Hassan Amini, a Sunni cleric and Islamic judge based in Sanandaj, the capital of Iran’s Kurdistan Province, has been interrogated and charged for criticizing the recent mass execution of Sunni prisoners.
“They summoned me [to the Intelligence Ministry’s office in Sanandaj] in connection with a statement I issued about the [executions] and because I had visited [the victim’s] families,” said Amini in an interview with the International Campaign for Human Rights in Iran.
“They said I had acted against the state because my statement had disturbed the public and undermined the Judiciary. They said my visit with the families of the victims meant that I was supporting their positions. They said the Special Court for Clerics had ordered them to interrogate and initiate a case against me,” added Amini, who heads the Imam Bokhara religious school.
In the statement, issued on August 3, one day after the execution of more than 20 Sunni prisoners in Rajaee Shahr Prison in the city of Karaj, Amini expressed sympathy with the families and said the victims “had been denied the most basic religious and legal rights to have a lawyer and defend themselves in an open trial.”
“What is shocking is that the relevant authorities have shown a complete lack of regard for sectarian and religious fires currently burning throughout the Middle East,” he said. “Instead of spreading love, kindness and true solidarity among Shias and Sunnis, the execution of these youths has poured more fuel onto sectarian fires and helped the enemies of religion.”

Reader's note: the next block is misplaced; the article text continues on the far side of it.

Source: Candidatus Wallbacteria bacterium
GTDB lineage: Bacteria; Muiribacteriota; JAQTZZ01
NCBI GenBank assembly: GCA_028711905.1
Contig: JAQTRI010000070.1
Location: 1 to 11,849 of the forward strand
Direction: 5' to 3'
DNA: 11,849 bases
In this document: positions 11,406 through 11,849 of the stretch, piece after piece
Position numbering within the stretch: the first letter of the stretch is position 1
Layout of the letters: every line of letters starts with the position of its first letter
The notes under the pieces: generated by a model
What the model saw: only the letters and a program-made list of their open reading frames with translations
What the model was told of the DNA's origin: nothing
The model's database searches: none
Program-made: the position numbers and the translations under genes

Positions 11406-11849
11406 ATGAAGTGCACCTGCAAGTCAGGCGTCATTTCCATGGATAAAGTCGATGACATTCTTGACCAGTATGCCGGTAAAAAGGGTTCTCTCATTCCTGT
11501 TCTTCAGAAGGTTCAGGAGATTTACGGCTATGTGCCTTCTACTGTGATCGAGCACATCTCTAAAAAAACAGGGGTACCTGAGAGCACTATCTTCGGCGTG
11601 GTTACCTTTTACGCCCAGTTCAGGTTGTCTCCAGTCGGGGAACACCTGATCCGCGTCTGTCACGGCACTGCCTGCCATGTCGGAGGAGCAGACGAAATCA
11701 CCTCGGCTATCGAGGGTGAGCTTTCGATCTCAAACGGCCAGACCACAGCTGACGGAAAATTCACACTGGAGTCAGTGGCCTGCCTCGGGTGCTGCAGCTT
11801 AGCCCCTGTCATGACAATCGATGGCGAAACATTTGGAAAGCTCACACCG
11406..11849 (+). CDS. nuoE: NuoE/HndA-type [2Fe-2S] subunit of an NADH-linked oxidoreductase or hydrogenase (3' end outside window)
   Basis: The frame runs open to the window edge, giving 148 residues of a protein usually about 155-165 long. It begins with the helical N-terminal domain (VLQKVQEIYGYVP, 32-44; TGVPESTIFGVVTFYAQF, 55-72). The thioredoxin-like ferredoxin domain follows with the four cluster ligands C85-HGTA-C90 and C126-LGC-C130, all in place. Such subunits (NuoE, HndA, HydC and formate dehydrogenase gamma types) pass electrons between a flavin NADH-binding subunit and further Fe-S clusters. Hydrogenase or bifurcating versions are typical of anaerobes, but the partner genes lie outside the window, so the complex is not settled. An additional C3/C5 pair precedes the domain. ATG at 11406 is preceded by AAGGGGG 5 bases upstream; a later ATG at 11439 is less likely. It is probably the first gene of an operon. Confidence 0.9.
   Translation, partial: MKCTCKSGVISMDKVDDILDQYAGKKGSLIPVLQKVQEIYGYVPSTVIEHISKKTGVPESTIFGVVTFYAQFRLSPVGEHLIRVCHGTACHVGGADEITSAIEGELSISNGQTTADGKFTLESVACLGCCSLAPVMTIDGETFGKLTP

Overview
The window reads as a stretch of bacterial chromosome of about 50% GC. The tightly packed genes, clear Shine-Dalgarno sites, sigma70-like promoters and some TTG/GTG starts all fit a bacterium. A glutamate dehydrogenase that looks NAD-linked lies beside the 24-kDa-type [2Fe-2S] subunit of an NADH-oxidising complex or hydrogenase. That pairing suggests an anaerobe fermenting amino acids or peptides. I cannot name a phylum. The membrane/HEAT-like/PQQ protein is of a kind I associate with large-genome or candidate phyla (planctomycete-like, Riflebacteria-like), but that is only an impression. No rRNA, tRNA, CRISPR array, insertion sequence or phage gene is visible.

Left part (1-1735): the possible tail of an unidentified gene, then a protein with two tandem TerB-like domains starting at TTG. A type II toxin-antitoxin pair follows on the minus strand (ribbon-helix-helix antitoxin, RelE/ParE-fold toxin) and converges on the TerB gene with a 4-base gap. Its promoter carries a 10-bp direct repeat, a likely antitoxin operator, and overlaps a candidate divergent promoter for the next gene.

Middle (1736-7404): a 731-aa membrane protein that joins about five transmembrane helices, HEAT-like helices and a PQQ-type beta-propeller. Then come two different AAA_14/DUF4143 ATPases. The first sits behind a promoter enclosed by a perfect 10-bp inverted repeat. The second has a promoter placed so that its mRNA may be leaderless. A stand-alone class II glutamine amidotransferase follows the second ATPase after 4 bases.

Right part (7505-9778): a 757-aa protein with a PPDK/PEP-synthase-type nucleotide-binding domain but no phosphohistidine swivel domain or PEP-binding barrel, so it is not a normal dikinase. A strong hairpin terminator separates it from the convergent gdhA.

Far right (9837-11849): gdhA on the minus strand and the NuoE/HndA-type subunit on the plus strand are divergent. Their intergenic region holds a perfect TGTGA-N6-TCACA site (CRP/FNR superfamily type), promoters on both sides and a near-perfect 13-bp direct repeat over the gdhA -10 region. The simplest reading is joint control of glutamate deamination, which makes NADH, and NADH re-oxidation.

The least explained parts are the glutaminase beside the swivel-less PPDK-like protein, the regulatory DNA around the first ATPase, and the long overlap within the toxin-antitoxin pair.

After releasing the statement, Amini was summoned to the Intelligence Ministry’s branch in Sanandaj and interrogated on August 6 and 7.
“They were very angry about my statement and my decision to visit the families,” Amini told the Campaign. “I told them that those who were executed are gone and finished. All I did was console their parents and siblings… The authorities said I was acting against the state because my statement was prominently reported by many foreign satellite channels.”
Amini continued: “They wanted me to provide a written pledge saying that I would discontinue making statements and visiting these families, but I am not the kind to give such pledges and I didn’t do so.”
Amini spent five years in prison for alleged anti-state activities in the 1980s. In 2009, following Iran’s widely disputed presidential election and the resulting peaceful protests that were met with violent state repression, he was detained for a few days and released on bail in July. Later that year he was banned from traveling abroad.
Hashemi Hossein Panahi, a Sunni religious scholar, was also summoned and interrogated by Intelligence Ministry officials in Sanandaj on August 8 for criticizing the recent mass execution, the Campaign has learned.